I just bought this book for ten of my friends for the past holiday season, and I got star reports from all of them. I recommend this innovative book to all types of readers.
--Emanuel Abrishami
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Format: Paperback
After years of arguing caseslaw, motions, picking juries, interviewing witnesses, going through all the day to day protocol that trial work demands, one may forget at times how important is the job of a lawyer. But this book reminds the practioner that he/she is a part of a wonderful system of justice. Not many cases will go down as "The Greatest" but to your clients, it is often the defining moment of their lives. And this book helps you reconnect to the reasons why you sought a lifetime devoted to the noblest of professions.

Reading about the great lawyers of in our history is humbling and worthwhile. Reflection is helpful as you try to regain a little lost idealism. And if you are a new lawyer and have all of you ideals from law school still in tact, reading this book will help you realize how important it is to never lose them. Great book for lawyers and non-lawyers alike.
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Format: Hardcover
The authors have done a fantastic job of resurrecting some of the finest closing arguments of all time. From Gerry Spence's closing in Silkwood (perhaps the greatest closing argument ever) to the flair and panache of William Kuntsler, this book provides excitement and intrigue at the turn of every page. Completely engrossing. . . . I recommend this book for anyone who has an interest in trial practice, or plain old human drama.
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Format: Paperback
If only for Spence's closing in the Silkwood case, this book is worth every penny. A real thing of subtle and effective beauty, that closing contains so many incredible and useful techniques, it's just plain stunning. The subtle allignment of Spence to the jurors in groups in which Spence and the jurors can work together are wonderful and powerful -- Spence places himself and the jurors by turns in a self built retirement community, and in the class of local state citizens all the while emphasizing that the cause of the need for retirement and the genesis of Spence's new found home state membership is the defense's prolongation of trial -- wonderful. The rhyming "if the lion gets away, Kerr McGee must pay" is hard-to-forget and masterfully so. The analysis that proceeds each transcript is useful and informative. Buy it if you can.
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Format: Hardcover
As a reader of only non-fiction pieces, this was an excellent book. It takes a short look at the case itself, explaining what its all about, then brings you to the closing argument. I don't know if you can truly call them the "greatest" closing arguments, but they must be some of the best. The book held my attention from cover to cover. Of particular interest to me was Gerry spence on the Karen Silkwood case, Darrow on Loeb and Leopold, and the John Delorean defense, all high profile, and all well thought out defenses, The Delorean defense is sure to suprise you!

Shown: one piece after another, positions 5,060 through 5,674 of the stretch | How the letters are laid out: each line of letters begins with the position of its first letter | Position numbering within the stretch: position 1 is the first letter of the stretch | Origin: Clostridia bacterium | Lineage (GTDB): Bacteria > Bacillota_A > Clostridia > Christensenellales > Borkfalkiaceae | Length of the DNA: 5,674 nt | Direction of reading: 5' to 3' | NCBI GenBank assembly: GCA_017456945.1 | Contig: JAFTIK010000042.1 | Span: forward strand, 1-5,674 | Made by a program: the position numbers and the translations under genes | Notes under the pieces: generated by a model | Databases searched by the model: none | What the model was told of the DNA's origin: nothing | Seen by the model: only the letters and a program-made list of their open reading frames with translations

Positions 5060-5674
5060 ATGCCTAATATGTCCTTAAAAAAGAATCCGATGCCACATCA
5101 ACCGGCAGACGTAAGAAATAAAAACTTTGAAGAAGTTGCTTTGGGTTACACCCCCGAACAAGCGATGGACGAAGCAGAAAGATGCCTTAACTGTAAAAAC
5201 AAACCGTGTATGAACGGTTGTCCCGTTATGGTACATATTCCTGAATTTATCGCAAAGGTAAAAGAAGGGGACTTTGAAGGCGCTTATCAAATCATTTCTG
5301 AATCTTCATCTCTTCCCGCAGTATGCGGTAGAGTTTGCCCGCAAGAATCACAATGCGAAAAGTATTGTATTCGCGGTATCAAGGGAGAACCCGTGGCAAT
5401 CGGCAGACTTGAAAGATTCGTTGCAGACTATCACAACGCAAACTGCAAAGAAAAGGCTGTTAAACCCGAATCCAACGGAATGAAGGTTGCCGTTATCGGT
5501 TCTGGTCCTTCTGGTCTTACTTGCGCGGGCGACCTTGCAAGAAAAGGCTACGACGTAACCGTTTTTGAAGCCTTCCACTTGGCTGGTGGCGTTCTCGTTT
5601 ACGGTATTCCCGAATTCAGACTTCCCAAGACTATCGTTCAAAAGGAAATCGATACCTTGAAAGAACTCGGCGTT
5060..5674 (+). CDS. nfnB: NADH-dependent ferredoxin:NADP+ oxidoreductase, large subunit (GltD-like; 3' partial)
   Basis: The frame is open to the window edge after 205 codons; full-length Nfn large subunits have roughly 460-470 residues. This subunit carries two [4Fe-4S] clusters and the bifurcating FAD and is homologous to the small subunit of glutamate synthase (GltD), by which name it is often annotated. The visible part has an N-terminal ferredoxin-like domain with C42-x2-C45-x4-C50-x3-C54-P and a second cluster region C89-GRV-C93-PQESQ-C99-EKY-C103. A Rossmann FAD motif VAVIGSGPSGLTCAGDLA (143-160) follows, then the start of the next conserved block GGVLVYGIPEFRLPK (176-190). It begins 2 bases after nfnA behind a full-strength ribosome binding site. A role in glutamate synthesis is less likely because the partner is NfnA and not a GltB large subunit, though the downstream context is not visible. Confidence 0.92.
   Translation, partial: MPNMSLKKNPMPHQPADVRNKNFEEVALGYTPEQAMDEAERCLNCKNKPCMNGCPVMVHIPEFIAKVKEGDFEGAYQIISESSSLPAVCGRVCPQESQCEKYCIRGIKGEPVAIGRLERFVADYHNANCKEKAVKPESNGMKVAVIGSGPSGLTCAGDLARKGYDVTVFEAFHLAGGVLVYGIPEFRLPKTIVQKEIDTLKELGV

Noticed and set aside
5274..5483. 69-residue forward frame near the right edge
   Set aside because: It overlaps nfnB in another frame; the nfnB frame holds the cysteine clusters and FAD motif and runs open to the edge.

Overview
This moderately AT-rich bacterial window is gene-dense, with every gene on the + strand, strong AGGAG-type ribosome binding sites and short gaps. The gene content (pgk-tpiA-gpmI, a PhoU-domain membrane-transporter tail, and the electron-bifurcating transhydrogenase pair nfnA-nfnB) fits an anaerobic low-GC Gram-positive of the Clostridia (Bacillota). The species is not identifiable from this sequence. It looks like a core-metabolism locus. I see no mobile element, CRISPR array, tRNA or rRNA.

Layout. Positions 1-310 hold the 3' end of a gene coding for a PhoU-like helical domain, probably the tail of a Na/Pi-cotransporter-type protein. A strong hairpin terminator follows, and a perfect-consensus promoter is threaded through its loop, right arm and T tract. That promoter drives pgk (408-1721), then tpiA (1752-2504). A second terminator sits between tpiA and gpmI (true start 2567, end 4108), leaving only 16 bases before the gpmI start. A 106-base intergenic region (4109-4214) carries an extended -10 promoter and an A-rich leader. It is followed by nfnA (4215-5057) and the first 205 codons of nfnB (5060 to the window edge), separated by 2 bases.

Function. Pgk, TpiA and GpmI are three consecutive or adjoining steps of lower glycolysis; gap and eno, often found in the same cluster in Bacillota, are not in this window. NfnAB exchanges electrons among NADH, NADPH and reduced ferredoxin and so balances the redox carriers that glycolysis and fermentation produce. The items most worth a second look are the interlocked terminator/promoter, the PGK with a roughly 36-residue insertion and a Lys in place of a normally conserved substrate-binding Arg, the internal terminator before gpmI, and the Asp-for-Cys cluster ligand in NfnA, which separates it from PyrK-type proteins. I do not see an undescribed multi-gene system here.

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Format: Hardcover
I found this book a must for anyone interested in famous trials. I'm an historian and not a lawyer and found it to be just what I needed to increase my knowledge of specific trials at crucial points in history.
For example, the chapter on the Nazi war crimes trials allowed me to fully understand the complexities of an international war tribunal.
Darrow's closing argument in the Leopold and Loeb case was one of the most erudite pieces of logic this writer has ever come across.
I've given this book to many of my lawyer friends as presents. They enjoyed it as much as I did.
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Format: Hardcover
I was disappointed with this book. It seemed "flat", something was missing. I think that there was not enough critical commentary and analyis on the closing arguments selected and what made them the "greatest" closing arguments in modern law. The book essentially gives the facts of the case, a brief commentary on the summation, then the summation itself. If you buy this book, read the table of contents first so that you know whether or not you are interested in reading about the chosen cases. Otherwise the book will not be a good read.
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Format: Paperback
This book, the first in a series of three by the authors, looks at significant trials in American history. What I found interesting as a teacher of trial advocacy is the ability to read closing arguments from a wide variety of lawyers that took place in the context of interesting trials. Is the collection of closing arguments the greatest in history? Who is to say unless you were in the courtroom. But that does not take away from the fact that the book provides a unique glimpse for lawyers to see how other attorneys handled difficult issues in their closing arguments.